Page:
This is definitely the modern mouse that is still protected by copyright and trademark. No copying going on here, but Disney has occasionally bristled at fan art. Andy accused me of "going for that prized cease and desist letter."


Regular viewers will have noticed we have great affection for Minnie and Mickey.


Minnie, Mickey and the Sorcerer's Apprentice visit the alabaster Buddha.



Love to eat them mousies  

Mousies what I love to eat 

Bite they little heads off

Nibble on they tiny feet

- B. Kliban  


Enough of this Mickey Mouse photography.

A bird's nest from last season under a spring snowfall. (n.b. It's been snowing a lot since the Vernal equinox.)



I arrived in Kaukauna early for the Fox Valley Photography Group meeting. Instead of the front door, I entered the library through the lower level staircase. This is the emergency only landing on the second floor.


A 12 foot skeleton anticipating summer with a pail and a beach ball.



I photographed this wall a few years ago, but from the other side of the massive tree which is casting the shadow, whose trunk obscured most of this equipment.



This camera has no rising front but you can get a two story scene with a level camera if one of the stories is below ground.



A big digger on an oddly idle street construction site on Friday morning.



This season's inhabitants on the quilt rack up stairs.



Showing off the latitude of the film with the black ribbons and another kind of mouse in Sarah's studio.





To help me during the lousy weather, two pomes, a berry and a hesperidium working together against gravity to make a fruitful composition for my last frame.



The Mousekermat has a hand-drilled .30mm pinhole 45mm from a 6x6cm frame. The film is Kentmere 400 semistand developed in Rodinal 1:100.

This is one of the cameras you can use if you come to Photo Opp in Appleton on Worldwide Pinhole Photography Day.

Sunday, March 24, 2024

More development night and the self-portrait theme.

When I went up to Photo Opp's Development Night, I took a second camera, the f130 Silver Dragon, loaded with Lomography 800, just in case opportunities arose.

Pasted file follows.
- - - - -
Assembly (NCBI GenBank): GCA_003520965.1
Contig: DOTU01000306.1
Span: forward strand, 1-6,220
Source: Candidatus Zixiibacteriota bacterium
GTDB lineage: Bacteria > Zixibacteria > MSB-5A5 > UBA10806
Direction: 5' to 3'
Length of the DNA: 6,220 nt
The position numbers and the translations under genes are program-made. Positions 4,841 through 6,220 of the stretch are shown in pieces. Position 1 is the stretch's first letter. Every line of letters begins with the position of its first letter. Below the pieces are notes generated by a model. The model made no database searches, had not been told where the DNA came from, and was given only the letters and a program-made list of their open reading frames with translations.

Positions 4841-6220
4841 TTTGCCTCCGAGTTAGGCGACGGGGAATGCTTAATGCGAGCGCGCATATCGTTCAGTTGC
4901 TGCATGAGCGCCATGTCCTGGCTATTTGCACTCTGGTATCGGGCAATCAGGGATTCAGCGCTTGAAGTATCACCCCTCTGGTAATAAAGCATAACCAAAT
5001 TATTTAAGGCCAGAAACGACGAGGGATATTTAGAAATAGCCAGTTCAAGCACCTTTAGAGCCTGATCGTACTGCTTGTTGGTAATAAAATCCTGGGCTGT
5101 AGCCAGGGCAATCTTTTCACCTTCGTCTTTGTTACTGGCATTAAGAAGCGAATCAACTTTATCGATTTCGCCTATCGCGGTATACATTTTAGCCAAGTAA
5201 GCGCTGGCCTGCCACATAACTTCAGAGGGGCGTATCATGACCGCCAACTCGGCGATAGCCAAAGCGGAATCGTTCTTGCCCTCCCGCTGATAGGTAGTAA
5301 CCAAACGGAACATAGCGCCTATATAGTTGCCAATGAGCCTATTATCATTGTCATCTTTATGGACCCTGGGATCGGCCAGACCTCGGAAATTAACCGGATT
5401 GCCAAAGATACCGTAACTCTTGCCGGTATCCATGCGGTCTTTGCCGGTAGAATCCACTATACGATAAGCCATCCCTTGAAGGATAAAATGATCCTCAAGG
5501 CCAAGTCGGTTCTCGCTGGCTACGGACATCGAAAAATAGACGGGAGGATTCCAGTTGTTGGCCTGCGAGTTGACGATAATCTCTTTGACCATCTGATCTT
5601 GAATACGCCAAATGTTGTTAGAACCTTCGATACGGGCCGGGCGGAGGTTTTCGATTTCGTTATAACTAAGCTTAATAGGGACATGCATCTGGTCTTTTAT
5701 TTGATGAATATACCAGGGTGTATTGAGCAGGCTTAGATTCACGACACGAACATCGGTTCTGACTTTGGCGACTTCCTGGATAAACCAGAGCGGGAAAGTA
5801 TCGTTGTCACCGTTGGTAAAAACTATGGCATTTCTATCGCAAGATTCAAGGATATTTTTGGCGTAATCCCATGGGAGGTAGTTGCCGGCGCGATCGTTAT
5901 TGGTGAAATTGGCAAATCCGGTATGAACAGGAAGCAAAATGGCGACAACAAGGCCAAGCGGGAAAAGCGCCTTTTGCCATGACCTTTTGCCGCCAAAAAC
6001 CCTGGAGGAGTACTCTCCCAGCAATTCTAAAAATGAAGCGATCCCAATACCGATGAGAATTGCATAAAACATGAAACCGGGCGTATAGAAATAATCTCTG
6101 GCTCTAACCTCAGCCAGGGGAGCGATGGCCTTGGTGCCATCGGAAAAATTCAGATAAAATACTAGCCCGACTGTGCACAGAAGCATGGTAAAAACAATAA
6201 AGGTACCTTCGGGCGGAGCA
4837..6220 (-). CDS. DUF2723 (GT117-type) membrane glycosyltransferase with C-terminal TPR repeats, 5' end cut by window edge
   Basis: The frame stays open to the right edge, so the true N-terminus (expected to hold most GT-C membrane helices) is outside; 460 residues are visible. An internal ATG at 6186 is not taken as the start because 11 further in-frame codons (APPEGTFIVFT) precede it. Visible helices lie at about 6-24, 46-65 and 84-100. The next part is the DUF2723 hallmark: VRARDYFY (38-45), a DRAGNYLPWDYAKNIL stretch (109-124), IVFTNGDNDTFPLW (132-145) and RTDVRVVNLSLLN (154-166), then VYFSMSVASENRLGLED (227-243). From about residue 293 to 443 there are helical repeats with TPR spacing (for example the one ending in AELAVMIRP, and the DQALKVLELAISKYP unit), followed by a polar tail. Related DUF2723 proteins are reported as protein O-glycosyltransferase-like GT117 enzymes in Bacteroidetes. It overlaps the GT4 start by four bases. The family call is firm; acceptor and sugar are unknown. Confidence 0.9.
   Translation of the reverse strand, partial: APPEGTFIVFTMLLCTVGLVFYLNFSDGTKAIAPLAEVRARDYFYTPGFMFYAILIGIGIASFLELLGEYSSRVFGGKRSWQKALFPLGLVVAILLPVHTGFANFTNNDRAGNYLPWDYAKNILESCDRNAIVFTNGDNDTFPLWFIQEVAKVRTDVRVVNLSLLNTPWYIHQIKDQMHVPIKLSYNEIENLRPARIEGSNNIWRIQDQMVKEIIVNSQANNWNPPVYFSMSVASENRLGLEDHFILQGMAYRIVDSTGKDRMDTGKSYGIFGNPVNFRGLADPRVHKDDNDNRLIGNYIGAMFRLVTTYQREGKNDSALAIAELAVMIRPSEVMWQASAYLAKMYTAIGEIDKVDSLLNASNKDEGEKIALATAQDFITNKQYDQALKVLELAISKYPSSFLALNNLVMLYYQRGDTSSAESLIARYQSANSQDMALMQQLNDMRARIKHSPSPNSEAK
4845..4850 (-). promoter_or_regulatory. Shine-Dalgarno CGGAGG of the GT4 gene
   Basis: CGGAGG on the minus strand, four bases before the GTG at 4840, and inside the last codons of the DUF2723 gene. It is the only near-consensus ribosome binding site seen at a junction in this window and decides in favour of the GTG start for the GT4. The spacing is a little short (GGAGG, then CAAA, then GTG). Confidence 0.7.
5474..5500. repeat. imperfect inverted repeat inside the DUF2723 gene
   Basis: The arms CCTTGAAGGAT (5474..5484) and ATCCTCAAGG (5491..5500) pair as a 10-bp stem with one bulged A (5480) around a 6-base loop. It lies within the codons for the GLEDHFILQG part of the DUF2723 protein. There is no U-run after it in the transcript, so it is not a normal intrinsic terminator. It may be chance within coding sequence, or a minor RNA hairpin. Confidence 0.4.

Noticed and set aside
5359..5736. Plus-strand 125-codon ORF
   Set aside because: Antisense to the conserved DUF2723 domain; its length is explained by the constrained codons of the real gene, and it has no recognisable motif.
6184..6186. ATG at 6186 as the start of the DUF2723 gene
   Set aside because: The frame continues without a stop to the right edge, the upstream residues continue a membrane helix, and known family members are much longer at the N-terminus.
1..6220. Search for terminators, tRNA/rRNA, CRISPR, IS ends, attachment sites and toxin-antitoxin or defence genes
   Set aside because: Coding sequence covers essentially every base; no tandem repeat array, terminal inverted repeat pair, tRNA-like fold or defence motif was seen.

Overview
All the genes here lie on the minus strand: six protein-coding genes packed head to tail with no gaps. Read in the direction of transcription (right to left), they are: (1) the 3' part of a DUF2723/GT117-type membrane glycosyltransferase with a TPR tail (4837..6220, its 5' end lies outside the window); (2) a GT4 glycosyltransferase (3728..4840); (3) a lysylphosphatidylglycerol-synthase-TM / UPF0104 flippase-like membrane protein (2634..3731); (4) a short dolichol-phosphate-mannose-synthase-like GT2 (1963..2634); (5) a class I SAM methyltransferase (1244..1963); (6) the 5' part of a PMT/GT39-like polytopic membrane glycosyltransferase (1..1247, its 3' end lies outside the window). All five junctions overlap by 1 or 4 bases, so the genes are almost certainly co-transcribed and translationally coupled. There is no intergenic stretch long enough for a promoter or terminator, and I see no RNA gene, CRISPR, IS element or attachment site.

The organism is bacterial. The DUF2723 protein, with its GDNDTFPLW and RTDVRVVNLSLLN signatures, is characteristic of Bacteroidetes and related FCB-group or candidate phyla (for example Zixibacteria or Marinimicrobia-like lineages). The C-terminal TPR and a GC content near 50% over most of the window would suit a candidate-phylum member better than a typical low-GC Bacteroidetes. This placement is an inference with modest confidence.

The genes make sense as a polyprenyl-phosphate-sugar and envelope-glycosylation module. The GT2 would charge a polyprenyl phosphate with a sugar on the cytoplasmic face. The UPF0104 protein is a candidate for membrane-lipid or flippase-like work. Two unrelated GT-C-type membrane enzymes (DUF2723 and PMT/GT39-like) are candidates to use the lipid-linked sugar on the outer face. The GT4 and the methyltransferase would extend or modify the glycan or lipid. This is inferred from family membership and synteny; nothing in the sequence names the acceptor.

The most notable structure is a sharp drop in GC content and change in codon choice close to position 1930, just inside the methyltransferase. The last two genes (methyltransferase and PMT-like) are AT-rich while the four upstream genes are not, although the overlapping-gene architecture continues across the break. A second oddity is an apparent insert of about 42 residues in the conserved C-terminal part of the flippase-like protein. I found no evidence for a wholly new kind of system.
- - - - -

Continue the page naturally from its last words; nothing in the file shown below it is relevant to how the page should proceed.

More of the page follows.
Billy Hintz operating the digitization station using a 3x5 foot light table to illuminate 35mm negatives.


Mark Ferrell, one of the trio of Photo Opp founders, master analog printer for major artists, agencies and magazines. During the summer of 1971 we worked within a block of each other in mid-town Manhattan. We had been conversing for quite a while when the beam from the western circular window moved to the corner where we were sitting. Since everyone's a photographer at these gatherings, they're usually cooperative when interesting lighting happens to fall upon them. 


In light of (ha ha) the Fox Valley Photography Group's self-portraiture theme this month, I took advantage of the spotlight for a sort of negative/positive portrait.



A little Abstract Renovationism.



Shortly after I opened the shutter, pointed at a few developers behind the battery of soux-vide cookers tempering the C-41 kits, they all walked off to wash their film. Trying to make the best of it, I went around the table in front of the darkroom tent for another selfie.






This still life just appeared next to me in the kitchen,



Time to get serious about the assignment. Since the weather had been so warm, it seemed a good time to retrieve the cast iron parts of the garden bench that has been eaten by rose vines for the last several years and restore it. Once I got all the materials together the weather changed and I had to rush before it got too cold to apply the finish. It was just about freezing with a sporty breeze when I did the final assembly. By the way, this was about as short an exposure as I can manage flipping a card away from the pinhole and back.



Another magical fantasy novel.



A reunion of pinhole cameras in their birthplace. I suppose if the media were covering the Pinhole Day workshop at Photo Opp, this might be the kind of thing they'd use. If you'd like to take pictures with one of them, come to Appleton on April 28.



Posing formally in the corner grilling ham and cheese sandwiches with a giant costoluto genovese tomato and the Henckels six inch chef's knife.



I do use other knives but this is my main instrument. 


I've used it before to illustrate one of my favorite passages from The Pencil of Nature:

"We have sufficient authority in the Dutch school of art, for taking as subjects of representation scenes of daily and familiar occurrence. A painter's eye will often be arrested where ordinary people see nothing remarkable. A casual gleam of sunshine, or a shadow thrown across his path, a time withered oak, or a moss covered stone may awaken a train of thoughts and feelings, and picturesque imaginings."

Not really the cropping I had previsualized, but it's probably the most interesting portrait of the lot.

The Silver Dragon has hand drilled .23mm pinholes, on the axis and 11mm above it, 30mm from a 6x6cm frame. The Lomography 800 was developed in Cinestill's Liquid Quart C-41Kit.